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Walking Massachusetts on the Midstate Trail

A hiker near Muddy Pond Shelter in Westminster.

MARIE AUGER FOR THE GLOBE

A hiker near Muddy Pond Shelter in Westminster.

WESTMINSTER — An avid hiker, I have a hobby of crossing borders on foot. During a year off from college, I walked 500 miles across northern Spain on the Camino de Santiago pilgrimage trail. A few years later, I clutched a well-worn copy of poems while walking 190 miles between coastal borders of northern England. As a farewell to our extended homestay in Alaska, a colleague and I followed the Chilkoot “gold rush” trail from Alaska into British Columbia.

So it was with delight that I learned about our under-recognized trekking treasure, the 95-plus-mile Massachusetts Midstate Trail. This relatively tame and well-maintained footpath is well signed (by yellow triangles), crosses both inhabited and more isolated areas, and offers the option of short day hikes or “thru-hikes” as it connects down the central part of the state from the New Hampshire border to Rhode Island.

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Walkers will pass Redemption Rock, the site of Mary White Rowlandson’s release from captivity in 1676 during the King Philip War; Oxford, where American Red Cross founder Clara Barton was born; and Charlton, location of an 18th-century tavern and militia ground, a 19th-century schoolhouse, and the hometown of “Grizzly” Adams, who traveled the country in the 1850s wrestling bears with P. T. Barnum.

Marie N. Auger for the Boston Globe

Veteran hike leader Ken Baldega, at the summit of Mount Hunger in Ashburnham, looks across Stodges Meadow Lake to Mount Watatic.

Before any hike one must first think through some factors: How will you arrive and depart from the trail? What will you eat? How many miles can you walk each day? And how many details should you divulge in advance to your mother? (Back in the 1980s, when I was in fifth grade, my lack of orientation skills transformed a casual early autumn saunter down a fire road with my younger brother and cousins into an overnight “lost in the woods” ordeal in New Hampshire’s White Mountains where we attracted over 200 search volunteers.)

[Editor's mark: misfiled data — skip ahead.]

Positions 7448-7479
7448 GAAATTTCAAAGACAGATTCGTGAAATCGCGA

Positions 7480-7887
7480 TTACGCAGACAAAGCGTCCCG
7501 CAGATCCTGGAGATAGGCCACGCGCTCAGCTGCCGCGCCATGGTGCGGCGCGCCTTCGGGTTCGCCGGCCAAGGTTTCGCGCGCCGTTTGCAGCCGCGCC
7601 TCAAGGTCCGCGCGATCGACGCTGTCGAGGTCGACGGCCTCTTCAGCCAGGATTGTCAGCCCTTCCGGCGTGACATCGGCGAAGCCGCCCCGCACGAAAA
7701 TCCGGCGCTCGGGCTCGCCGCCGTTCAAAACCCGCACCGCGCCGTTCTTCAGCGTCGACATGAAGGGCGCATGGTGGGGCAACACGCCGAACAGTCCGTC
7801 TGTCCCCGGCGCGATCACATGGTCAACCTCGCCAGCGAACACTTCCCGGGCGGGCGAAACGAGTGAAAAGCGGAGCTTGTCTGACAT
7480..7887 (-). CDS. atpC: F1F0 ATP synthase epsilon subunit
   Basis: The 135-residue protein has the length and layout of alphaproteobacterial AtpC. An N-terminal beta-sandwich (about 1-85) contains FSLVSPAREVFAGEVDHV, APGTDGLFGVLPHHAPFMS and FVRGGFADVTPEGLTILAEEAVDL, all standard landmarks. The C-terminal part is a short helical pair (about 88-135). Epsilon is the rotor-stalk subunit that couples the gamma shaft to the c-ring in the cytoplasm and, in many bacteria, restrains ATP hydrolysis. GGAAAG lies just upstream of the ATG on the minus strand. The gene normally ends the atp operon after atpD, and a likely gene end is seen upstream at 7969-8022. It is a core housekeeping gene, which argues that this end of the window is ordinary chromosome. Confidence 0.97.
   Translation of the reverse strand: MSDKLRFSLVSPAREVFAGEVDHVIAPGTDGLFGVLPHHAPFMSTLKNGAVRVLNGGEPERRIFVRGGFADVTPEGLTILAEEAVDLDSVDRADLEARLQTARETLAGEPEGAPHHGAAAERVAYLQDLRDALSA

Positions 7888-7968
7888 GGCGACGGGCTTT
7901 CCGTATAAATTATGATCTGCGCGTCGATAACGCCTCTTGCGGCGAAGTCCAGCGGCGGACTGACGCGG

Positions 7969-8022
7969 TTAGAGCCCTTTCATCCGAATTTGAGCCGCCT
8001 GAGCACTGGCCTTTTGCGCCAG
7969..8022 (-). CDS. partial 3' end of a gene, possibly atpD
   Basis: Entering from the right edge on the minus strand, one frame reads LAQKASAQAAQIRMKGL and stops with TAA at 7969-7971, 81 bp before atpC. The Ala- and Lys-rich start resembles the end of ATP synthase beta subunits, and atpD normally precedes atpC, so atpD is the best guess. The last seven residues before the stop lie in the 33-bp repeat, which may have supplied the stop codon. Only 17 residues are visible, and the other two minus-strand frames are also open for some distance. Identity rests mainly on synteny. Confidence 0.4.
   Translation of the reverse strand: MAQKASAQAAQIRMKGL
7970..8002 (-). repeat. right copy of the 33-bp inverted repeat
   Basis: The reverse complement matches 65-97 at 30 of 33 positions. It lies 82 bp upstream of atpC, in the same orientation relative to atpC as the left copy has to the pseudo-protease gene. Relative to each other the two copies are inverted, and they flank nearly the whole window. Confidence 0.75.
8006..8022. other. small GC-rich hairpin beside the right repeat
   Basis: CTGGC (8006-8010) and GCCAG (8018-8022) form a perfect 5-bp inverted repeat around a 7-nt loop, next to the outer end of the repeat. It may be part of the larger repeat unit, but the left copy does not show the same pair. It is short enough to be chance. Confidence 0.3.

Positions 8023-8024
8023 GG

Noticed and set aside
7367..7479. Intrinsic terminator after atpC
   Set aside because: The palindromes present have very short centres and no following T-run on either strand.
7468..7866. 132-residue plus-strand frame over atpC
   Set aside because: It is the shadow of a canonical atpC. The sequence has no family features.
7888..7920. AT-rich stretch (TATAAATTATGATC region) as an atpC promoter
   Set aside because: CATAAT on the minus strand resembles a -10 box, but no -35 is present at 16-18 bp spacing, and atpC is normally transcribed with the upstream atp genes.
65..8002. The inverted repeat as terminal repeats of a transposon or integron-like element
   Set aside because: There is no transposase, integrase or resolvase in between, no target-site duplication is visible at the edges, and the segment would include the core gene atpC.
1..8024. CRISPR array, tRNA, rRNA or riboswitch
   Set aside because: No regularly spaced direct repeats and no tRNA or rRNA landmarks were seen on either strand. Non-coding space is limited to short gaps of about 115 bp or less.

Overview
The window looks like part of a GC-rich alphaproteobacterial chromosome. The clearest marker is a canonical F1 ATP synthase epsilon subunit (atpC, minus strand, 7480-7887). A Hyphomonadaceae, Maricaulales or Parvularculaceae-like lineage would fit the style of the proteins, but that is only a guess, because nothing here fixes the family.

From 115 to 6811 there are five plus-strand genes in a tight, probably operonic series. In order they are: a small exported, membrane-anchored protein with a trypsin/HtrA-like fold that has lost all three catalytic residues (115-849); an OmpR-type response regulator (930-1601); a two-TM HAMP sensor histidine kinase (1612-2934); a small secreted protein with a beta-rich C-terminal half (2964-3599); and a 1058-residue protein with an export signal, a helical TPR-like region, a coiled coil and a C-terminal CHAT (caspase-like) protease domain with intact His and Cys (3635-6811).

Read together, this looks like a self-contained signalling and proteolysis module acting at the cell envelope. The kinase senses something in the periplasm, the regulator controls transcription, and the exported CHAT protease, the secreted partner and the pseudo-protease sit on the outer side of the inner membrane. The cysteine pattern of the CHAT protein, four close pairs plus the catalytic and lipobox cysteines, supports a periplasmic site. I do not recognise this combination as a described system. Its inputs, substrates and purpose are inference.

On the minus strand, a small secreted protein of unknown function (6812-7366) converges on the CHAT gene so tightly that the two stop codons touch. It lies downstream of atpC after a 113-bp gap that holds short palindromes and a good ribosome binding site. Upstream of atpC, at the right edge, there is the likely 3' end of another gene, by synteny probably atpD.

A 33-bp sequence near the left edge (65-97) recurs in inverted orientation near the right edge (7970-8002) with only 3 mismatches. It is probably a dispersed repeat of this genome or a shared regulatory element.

I broke the Midstate Trail into four legs. Using the trail guidebook’s maps, I planned my first leg to start 17 miles south of the New Hampshire border, leaving the beginning of the trail for another day. I set out on a sunny morning in early May from Westminster, carrying a backpack with a raincoat, two liters of water, and plenty of snacks. I was immediately transported to a meditative realm by the lush greenery, birdsong, and relative lack of city sounds, or even fellow humans.

Rucker Alex for the Boston Globe

One of the trail’s best views is from the top of Moose Hill in Spencer, out over the reservoir.

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I passed Crow Hills, a popular site for rock climbing; summited Mount Wachusett; sidestepped an old prisoners’ camp; and sauntered through the first of a few Mass Audubon wildlife sanctuaries. At the end of the trek in Rutland I discovered I had no cell signal to call a taxi. Luckily the son of the cashier at the local general store drove me back to my car.